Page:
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Keywords:

  • Chlorophyll fluorescence;
  • cuticle;
  • growth;
  • leaf surface wax;
  • photosynthesis;
  • Pisum sativum;
  • reflectance;
  • UV-B;
  • UV-B absorption

To test the hypothesis that leaf surface wax influences plant responses to UV-B, 6 lines of cultivated pea (Pisum sativum L.), selected as having more or less wax, were grown at 0 or 6.5 kJ m-2 day-1 plant-weighted UV-B against a background of 850–950 μmol m-2 s-1 photosynthetically active radiation. In the 4 lines with least leaf surface wax the amount of wax on adaxial and abaxial leaf surfaces was increased following exposure to 6.5 kJ m-2 day-1 UV-B, but UV-B decreased surface wax in Scout, which had the greatest wax deposits. On the adaxial leaf surface, UV-B radiation caused a shift in wax composition from alcohols to esters and hydrocarbons and the ratio of short to long chain length alkyl ester homologues was increased. There was no evidence of a shortening in carbon chain length of hydrocarbons, primary alcohols or fatty acids due to UV-B and no significant correlation between wax amount and UV reflectance from leaves.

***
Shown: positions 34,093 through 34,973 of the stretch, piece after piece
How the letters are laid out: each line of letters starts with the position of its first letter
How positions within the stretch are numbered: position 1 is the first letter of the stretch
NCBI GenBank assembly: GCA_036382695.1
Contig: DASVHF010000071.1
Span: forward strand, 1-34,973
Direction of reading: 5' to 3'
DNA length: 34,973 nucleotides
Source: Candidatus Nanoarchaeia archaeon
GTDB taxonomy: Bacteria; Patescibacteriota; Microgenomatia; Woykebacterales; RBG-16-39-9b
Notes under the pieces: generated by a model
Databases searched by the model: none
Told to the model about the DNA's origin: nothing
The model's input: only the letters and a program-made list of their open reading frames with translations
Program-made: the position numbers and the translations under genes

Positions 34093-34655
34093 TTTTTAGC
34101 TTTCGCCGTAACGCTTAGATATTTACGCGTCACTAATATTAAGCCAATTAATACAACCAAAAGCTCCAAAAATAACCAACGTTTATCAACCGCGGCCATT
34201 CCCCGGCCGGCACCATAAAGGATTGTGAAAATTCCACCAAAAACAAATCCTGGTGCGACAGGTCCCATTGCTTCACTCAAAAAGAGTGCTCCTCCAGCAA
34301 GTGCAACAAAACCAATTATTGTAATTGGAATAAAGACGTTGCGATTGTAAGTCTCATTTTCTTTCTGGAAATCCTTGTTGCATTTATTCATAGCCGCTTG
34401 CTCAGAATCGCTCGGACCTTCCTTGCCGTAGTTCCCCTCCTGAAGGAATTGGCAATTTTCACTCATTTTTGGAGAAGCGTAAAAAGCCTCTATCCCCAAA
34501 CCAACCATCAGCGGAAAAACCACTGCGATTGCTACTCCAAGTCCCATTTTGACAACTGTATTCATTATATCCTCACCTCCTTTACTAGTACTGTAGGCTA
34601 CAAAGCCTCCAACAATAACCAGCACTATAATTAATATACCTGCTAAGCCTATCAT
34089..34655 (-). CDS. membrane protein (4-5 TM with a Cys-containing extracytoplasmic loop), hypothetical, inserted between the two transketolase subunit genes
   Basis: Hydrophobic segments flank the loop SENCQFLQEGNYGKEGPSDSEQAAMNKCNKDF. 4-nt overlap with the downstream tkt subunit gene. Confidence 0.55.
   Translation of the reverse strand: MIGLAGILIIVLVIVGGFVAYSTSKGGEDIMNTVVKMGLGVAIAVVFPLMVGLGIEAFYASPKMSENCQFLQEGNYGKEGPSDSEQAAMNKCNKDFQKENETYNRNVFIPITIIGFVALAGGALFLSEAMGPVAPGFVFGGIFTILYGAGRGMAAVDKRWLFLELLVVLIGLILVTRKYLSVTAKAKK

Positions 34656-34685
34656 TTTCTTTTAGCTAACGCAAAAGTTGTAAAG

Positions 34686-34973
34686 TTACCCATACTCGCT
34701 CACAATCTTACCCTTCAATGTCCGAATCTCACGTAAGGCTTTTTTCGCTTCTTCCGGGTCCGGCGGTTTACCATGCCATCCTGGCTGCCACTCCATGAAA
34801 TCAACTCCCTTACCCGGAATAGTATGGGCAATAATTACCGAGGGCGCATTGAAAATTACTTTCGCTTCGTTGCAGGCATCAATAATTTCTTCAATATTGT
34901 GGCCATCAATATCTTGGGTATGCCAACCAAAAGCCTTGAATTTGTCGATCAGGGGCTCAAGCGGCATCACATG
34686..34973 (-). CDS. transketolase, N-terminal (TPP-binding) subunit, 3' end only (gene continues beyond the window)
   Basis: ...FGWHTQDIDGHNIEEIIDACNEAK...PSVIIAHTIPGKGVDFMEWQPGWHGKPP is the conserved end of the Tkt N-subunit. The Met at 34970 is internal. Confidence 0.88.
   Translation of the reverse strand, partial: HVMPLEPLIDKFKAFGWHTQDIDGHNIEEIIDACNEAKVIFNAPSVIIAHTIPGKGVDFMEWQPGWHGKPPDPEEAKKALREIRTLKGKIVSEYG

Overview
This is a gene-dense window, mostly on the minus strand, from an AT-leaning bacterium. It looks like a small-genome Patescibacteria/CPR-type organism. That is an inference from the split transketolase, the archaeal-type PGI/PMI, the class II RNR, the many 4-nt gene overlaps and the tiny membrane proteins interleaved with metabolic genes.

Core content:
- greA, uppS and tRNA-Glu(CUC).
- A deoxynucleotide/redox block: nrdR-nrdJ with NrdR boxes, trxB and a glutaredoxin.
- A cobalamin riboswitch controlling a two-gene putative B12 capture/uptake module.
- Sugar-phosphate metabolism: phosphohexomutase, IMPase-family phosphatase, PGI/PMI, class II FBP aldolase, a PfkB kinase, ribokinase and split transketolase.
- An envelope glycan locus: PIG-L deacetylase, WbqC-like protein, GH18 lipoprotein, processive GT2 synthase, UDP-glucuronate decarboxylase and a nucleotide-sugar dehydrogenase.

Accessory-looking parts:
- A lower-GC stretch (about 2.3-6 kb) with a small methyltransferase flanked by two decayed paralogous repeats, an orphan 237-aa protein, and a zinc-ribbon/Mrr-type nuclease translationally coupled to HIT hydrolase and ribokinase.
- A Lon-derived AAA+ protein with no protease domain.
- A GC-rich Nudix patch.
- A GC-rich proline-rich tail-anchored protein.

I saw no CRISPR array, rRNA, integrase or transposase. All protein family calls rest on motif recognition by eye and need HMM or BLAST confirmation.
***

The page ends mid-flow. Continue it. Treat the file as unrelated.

UV-B induced significant increases in UV-absorbing compounds in the expanded leaves and buds of most lines. UV-B reduced the growth of all lines. Foliage area (leaves plus stipules) declined by 5–30%, plant dry weight by 12–30%, and plant height by 24–38%. Reductions in growth occurred in the absence of any changes in chlorophyll fluorescence or photosynthetic rate. UV-B also had no major effect on carbon allocation patterns. The effects of UV-B on growth appeared to be due to changes in tissue extension and expansion. Indeed, many of the responses to UV-B observed in this study of pea appear more consistent with indirect effects being expressed in developing tissues rather than through the direct action of UV-B on mature tissues.

There was no evidence that wax amount or biochemistry was associated with the sensitivity of the lines to UV-B radiation. Furthermore, induction of pigments was not correlated with changes in growth. However, lines with the greatest constitutive amounts of pigments in unexpanded bud tissues were most tolerant of elevated UV-B.